Two different styles produce a unique sound
Rani Arbo and Greg Ryan have performed traditional and cover songs as well as reflective original pieces for three years now. Ryan tones down his intense guitar playing while strumming beside Arbo and her light and sultry lyrics.
The duo will perform Sunday afternoon at the Universal Unitarian Fellowship Meetinghouse Cafe. Ryan plays the guitar and banjo and Arbo plays the guitar, fiddle and cello.
Arbo said that her partner's musical style has rubbed off on her over the years.
"It depends on the song, I'm a pretty quiet person — introvert," she said. "I'm not writing super big dance numbers, the covers in the show and the ones that Greg are singing have a higher octane. It's interesting to play with someone who puts that intensity into a very quiet song. With any kind of artistic endeavor, if you're working with another person, you just start to pick up on their... You vibrate with them. I might play a little more strongly."
She explained that the luxury of performing with another person allows for more flexibility. "It leaves me more room to move as a soloist," she said.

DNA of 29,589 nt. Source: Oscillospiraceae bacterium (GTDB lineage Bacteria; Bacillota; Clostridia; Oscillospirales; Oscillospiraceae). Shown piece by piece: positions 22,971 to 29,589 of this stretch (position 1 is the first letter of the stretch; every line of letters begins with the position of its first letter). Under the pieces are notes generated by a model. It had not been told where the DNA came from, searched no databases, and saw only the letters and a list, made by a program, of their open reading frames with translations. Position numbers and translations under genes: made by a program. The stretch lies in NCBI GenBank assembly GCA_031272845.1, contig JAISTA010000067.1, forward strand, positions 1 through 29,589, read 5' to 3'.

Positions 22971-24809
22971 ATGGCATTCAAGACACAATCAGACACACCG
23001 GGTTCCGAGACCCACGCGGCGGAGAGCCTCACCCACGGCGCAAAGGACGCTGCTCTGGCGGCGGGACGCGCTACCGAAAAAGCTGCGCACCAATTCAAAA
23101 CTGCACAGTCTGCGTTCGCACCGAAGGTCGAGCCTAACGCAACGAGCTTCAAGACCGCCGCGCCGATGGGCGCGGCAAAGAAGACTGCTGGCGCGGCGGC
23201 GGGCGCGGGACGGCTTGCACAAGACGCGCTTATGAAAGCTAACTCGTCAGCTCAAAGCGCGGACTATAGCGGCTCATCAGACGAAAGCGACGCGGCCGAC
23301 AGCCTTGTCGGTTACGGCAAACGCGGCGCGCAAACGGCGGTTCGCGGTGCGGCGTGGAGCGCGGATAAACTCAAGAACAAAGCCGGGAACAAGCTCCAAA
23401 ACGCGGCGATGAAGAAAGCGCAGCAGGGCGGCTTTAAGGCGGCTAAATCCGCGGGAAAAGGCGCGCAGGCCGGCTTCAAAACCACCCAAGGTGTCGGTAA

Ryan hails from a modern gypsy jazz group "They Might Be Gypsies" with his son Aidan as well as "The Queen City Hot Club." Arbo has managed and played in the quartet "Rani Arbo & Daisy Mayhem" for 25 years, which performs around 40 shows per year while on tour.
The two met after Ryan played with Arbo's husband in a band. Ryan resides in Rochester, N.Y. while Arbo lives in Connecticut.
The only difference between coordinating a quartet versus a duo, Arbo said, is tour dates. Ryan and Arbo generally share responsibilities for the short list of shows they schedule for the year. In Daisy Mayhem, the scheduling and decision making is more work, but the music making is the same.
"In rehearsal it's the same as a duo," Arbo said. "You figure out what you have and fit it together — that whole process is the same for me."
Arbo has toured and recorded with Joan Baez and John McCutcheon. On the side, she teaches at a university. Ryan works in construction.
Attendees can expect to hear a mixed folk-like genre ranging from Appalachian ballads to Ray Lamontagne.
The show starts at 3 p.m. on Jan. 15. Tickets are $15 or $10 for students. For more information visit uubennington.org/special-events/.
Reach staff writer Makayla-Courtney McGeeney at 802-490-6471 or @MC_McGeeney.
TALK TO US
If you'd like to leave a comment (or a tip or a question) about this story with the editors, please email us. We also welcome letters to the editor for publication; you can do that by filling out our letters form and submitting it to the newsroom.